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West worried at Iran's 10 new nuclear facilit -

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ELEANOR HALL: Let's head overseas now to the diplomatic dilemma over a nuclear Iran. The leadership
in Tehran has turned up the heat on world leaders by announcing its intention to build 10 more
uranium enrichment plants.

Analysts say the announcement of such a large expansion is a clear act of defiance against the UN's
nuclear watchdog - which on Friday called for to Iran to stop work on one of its facilities and to
resume negotiations.

Meredith Griffiths has our report.

MEREDITH GRIFFITHS: Iran's President Mahmoud Ahmadinejad used state TV to announce the major
expansions of Tehran's nuclear program.

MAHMOUD AHMADENINJAD (translated): We need radio sites to produce nuclear fuel. We need at least 10
new sites. Five sites have already been prepared. Of course we are not deciding on a location now.
The specifications have been prepared. We would like to give officials a free hand to find
appropriate locations in Iran, however they should start the task now.

MEREDITH GRIFFITHS: Just two days ago the International Atomic Energy Agency condemned Iran for
secretly developing a second nuclear facility. The UN's nuclear watchdog told the regime to
immediately stop work there.

But instead, Iranian state TV is reporting that work will begin on 10 more sites within the next
two months and that the plants will eventually produce up to 300 tonnes of nuclear fuel every year.

The International Institute for Strategic Studies says Iran doesn't have enough uranium, expertise
or funds to sustain that. Mark Fitzpatrick runs the institutes non-proliferation and disarmament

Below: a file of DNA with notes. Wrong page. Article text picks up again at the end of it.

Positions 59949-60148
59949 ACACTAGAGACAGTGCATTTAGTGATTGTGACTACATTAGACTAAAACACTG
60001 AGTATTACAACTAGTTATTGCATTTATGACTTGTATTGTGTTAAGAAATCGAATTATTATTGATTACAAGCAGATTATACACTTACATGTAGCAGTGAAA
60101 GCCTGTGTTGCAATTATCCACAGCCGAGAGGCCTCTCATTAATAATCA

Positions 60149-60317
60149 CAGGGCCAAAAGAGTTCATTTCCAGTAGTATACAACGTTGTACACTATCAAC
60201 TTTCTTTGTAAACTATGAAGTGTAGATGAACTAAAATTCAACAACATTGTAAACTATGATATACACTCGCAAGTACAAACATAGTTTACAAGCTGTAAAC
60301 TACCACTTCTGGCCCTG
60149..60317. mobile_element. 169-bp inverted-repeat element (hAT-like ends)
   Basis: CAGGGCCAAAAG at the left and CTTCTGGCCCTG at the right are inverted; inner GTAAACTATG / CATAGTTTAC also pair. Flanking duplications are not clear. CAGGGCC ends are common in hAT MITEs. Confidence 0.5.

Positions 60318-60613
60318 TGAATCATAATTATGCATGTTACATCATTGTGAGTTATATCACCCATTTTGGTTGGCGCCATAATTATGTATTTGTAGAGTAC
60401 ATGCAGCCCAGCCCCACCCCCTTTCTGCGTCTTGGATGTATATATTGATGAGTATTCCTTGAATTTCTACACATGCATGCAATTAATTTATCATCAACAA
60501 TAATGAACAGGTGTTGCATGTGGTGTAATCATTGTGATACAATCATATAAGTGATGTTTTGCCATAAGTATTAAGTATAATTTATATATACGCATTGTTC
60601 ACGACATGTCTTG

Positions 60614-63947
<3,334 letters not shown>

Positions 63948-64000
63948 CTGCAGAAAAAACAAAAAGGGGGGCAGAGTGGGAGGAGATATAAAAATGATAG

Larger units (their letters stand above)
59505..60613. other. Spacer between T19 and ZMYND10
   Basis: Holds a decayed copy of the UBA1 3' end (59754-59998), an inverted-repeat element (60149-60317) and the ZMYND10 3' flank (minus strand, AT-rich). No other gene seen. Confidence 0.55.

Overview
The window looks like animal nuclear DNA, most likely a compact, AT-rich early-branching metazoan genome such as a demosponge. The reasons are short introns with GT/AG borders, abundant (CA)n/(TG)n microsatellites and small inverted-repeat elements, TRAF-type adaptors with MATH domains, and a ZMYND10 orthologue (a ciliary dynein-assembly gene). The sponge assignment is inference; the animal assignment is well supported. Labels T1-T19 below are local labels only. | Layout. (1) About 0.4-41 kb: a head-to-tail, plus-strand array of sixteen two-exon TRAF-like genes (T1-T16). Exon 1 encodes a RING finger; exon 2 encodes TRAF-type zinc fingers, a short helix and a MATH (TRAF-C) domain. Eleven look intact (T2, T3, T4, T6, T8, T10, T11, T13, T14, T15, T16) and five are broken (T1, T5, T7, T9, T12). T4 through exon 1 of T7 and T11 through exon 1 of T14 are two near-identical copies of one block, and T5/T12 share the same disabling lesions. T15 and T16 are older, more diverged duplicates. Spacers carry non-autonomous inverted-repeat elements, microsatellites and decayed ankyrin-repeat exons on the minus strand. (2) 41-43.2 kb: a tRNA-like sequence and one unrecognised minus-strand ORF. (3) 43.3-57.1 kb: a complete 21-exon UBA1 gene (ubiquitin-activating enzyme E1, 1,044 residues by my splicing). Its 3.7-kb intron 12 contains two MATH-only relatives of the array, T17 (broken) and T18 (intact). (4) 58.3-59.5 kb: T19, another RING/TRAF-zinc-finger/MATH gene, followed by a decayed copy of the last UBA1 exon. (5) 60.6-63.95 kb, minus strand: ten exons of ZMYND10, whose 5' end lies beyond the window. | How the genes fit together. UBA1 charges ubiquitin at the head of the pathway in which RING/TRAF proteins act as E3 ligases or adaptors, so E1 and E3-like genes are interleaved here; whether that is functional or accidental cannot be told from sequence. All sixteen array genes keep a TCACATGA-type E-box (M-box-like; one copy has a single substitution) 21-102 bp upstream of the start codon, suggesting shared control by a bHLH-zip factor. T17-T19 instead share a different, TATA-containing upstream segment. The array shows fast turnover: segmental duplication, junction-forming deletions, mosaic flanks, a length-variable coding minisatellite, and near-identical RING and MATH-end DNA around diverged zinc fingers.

MARK FITZPATRICK: It is wildly exaggerated. Iran cannot build, equip and operate 10 more
industrial-sized enrichment plants like the one at Natanz. The one at Natanz is already
experiencing technical difficulties apparently. The enrichment work there has levelled off. So for
Iran to say that it is going to build 10 more is just a huge exaggeration.

MEREDITH GRIFFITHS: Iran says it needs nuclear power to generate electricity, but the West has long
been concerned that Tehran intends to develop a bomb. Now, even Iran's traditional defenders in
China and Russia appear to be losing patience. They supported Friday's censure by the IAEA.

Mark Fitzpatrick say the timing suggests today's announcement is a response to that rebuke.

MARK FITZPATRICK: Iran typically does respond to any censure with a show of defiance but I don't
think it is just in response to the IAEA when Iran said that it had already identified five sites
for enrichment plants, that suggests that some considerable planning had already been underway

MEREDITH GRIFFITHS: He says that two months ago, it looked like the UN's nuclear watchdog was on
its way to finding a peaceful solution to the tensions over Iran's nuclear ambitions.

The IAEA had drafted a deal which would have given Iran the opportunity to ship its uranium to
Russia where it would be enriched, then returned to Iran to be used in a medical research reactor.
Tehran declined that offer and Mark Fitzpatrick says today's announcement is a serious escalation
of the standoff.

MARK FITZPATRICK: I think Israel in particular but possibly others will reach the conclusion
perhaps next year that Iran's capability to build a nuclear weapon is getting too close to the line
that would cause them to think that, you know if they don't take action that Iran will cross that

Iran hasn't crossed yet. They haven't built nuclear weapons yet but I can't see any purpose for
this huge expansion in their enrichment program other than a military capability.

MEREDITH GRIFFITHS: But Professor Abbas Edalat from the Imperial College London says Iran was
insulted by Friday's censure

ABBAS EDALAT: Iran has got every right to see this as a betrayal on the part of the Obama
administration who came to power pledging that it's going to to for engagement with Iran.

MEREDITH GRIFFITHS: The United States has responded swiftly to the announcement of Iran's plans,
saying the time was running out for Iran to address the international community's growing concerns
about its nuclear programme.

A White House spokesman says the plans are a serious violation of Iran's international obligations,
and further evidence that the Iranian Government is choosing to isolate itself. Germany says it is
worried, and the British Government says it will consider its response in partnership with the IAEA
and other countries.

ELEANOR HALL: That report from Meredith Griffiths.